From An Introduction to the Study of Experimental Medicine (1865), as translated by Henry Copley Greene (1957), 18. A footnote cites Laplace, Systθme du monde, Chap. 2.
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There are many different styles of composition. I characterize them always as Mozart versus Beethoven. When Mozart began to write at that time he had the composition ready in his mind. He wrote the manuscript and it was ‘aus einem Guss’ (casted as one). And it was also written very beautiful. Beethoven was an indecisive and a tinkerer and wrote down before he had the composition ready and plastered parts over to change them. There was a certain place where he plastered over nine times and one did remove that carefully to see what happened and it turned out the last version was the same as the first one.
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[Benjamin Peirce's] lectures were not easy to follow. They were never carefully prepared. The work with which he rapidly covered the blackboard was very illegible, marred with frequent erasures, and not infrequent mistakes (he worked too fast for accuracy). He was always ready to digress from the straight path and explore some sidetrack that had suddenly attracted his attention, but which was likely to have led nowhere when the college bell announced the close of the hour and we filed out, leaving him abstractedly staring at his work, still with chalk and eraser in his hands, entirely oblivious of his departing class.
Writing as a Professor Emeritus at Harvard University, a former student of Peirce, in 'Benjamin Peirce: II. Reminiscences', The American Mathematical Monthly (Jan 1925), 32, No. 1, 6.
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Carl Sagan Thumbnail In science it often happens that scientists say, 'You know that's a really good argument; my position is mistaken,' and then they would actually change their minds and you never hear that old view from them again. They really do it. It doesn't happen as often as it should, because scientists are human and change is sometimes painful. But it happens every day. I cannot recall the last time something like that happened in politics or religion. (1987) -- Carl Sagan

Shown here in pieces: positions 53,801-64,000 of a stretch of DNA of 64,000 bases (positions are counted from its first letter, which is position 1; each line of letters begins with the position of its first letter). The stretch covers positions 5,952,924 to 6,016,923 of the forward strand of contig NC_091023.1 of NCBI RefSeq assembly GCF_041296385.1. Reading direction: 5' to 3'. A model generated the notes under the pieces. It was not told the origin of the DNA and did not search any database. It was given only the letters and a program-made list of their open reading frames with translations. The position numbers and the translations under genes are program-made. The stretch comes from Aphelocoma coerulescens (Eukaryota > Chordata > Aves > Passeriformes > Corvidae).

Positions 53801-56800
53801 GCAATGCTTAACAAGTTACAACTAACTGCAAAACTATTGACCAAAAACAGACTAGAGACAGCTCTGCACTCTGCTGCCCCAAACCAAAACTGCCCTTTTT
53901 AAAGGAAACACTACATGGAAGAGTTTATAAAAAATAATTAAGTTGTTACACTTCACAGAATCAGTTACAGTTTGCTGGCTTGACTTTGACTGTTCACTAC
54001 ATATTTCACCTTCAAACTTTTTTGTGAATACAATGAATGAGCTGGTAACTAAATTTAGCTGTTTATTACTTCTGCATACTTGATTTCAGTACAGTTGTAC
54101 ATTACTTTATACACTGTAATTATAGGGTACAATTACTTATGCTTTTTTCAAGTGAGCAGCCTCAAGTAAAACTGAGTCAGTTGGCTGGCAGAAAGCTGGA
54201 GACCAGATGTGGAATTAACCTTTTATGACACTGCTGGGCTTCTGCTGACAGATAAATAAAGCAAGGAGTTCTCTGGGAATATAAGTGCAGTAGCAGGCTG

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Sophie Germain
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Carl Gauss
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- 90 -
Antoine Lavoisier
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Charles Babbage
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- 80 -
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Bible
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- 70 -
Samuel Morse
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Robert Fulton
Pierre Laplace
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Thomas Edison
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- 60 -
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- 50 -
Stephen Hawking
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- 40 -
Pierre Fermat
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- 30 -
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- 20 -
Carl Sagan
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- 10 -